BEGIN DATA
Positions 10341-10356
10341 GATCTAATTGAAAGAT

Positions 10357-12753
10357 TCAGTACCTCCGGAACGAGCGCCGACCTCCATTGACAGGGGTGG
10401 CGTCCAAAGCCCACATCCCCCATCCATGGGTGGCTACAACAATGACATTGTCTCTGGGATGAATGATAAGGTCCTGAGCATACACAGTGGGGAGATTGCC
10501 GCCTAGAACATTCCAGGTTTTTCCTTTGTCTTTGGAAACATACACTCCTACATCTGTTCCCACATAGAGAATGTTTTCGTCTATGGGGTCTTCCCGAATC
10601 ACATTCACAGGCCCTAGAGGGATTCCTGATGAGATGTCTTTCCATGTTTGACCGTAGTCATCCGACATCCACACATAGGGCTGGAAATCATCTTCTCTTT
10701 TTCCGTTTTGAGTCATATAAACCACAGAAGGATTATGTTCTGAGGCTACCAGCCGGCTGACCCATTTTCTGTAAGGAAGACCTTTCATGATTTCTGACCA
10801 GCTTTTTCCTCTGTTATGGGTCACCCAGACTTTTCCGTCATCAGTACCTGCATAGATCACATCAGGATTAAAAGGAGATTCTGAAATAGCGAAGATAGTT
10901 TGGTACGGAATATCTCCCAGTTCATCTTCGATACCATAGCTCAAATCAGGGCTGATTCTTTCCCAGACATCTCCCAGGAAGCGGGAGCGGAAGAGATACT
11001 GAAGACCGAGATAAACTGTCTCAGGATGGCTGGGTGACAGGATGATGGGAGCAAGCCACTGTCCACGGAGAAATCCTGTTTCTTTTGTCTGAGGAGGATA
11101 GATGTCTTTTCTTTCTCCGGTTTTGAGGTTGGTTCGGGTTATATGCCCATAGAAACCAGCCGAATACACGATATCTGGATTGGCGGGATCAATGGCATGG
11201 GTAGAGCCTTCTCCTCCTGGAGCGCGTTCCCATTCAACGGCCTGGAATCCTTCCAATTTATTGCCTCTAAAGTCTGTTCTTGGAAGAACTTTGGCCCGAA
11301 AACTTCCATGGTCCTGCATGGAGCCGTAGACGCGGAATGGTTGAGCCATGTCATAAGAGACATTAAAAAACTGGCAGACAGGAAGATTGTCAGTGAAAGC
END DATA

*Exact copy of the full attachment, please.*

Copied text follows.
Positions 10341-10356
10341 GATCTAATTGAAAGAT

Positions 10357-12753
10357 TCAGTACCTCCGGAACGAGCGCCGACCTCCATTGACAGGGGTGG
10401 CGTCCAAAGCCCACATCCCCCATCCATGGGTGGCTACAACAATGACATTGTCTCTGGGATGAATGATAAGGTCCTGAGCATACACAGTGGGGAGATTGCC
10501 GCCTAGAACATTCCAGGTTTTTCCTTTGTCTTTGGAAACATACACTCCTACATCTGTTCCCACATAGAGAATGTTTTCGTCTATGGGGTCTTCCCGAATC
10601 ACATTCACAGGCCCTAGAGGGATTCCTGATGAGATGTCTTTCCATGTTTGACCGTAGTCATCCGACATCCACACATAGGGCTGGAAATCATCTTCTCTTT
10701 TTCCGTTTTGAGTCATATAAACCACAGAAGGATTATGTTCTGAGGCTACCAGCCGGCTGACCCATTTTCTGTAAGGAAGACCTTTCATGATTTCTGACCA
10801 GCTTTTTCCTCTGTTATGGGTCACCCAGACTTTTCCGTCATCAGTACCTGCATAGATCACATCAGGATTAAAAGGAGATTCTGAAATAGCGAAGATAGTT
10901 TGGTACGGAATATCTCCCAGTTCATCTTCGATACCATAGCTCAAATCAGGGCTGATTCTTTCCCAGACATCTCCCAGGAAGCGGGAGCGGAAGAGATACT
11001 GAAGACCGAGATAAACTGTCTCAGGATGGCTGGGTGACAGGATGATGGGAGCAAGCCACTGTCCACGGAGAAATCCTGTTTCTTTTGTCTGAGGAGGATA
11101 GATGTCTTTTCTTTCTCCGGTTTTGAGGTTGGTTCGGGTTATATGCCCATAGAAACCAGCCGAATACACGATATCTGGATTGGCGGGATCAATGGCATGG
11201 GTAGAGCCTTCTCCTCCTGGAGCGCGTTCCCATTCAACGGCCTGGAATCCTTCCAATTTATTGCCTCTAAAGTCTGTTCTTGGAAGAACTTTGGCCCGAA
11301 AACTTCCATGGTCCTGCATGGAGCCGTAGACGCGGAATGGTTGAGCCATGTCATAAGAGACATTAAAAAACTGGCAGACAGGAAGATTGTCAGTGAAAGC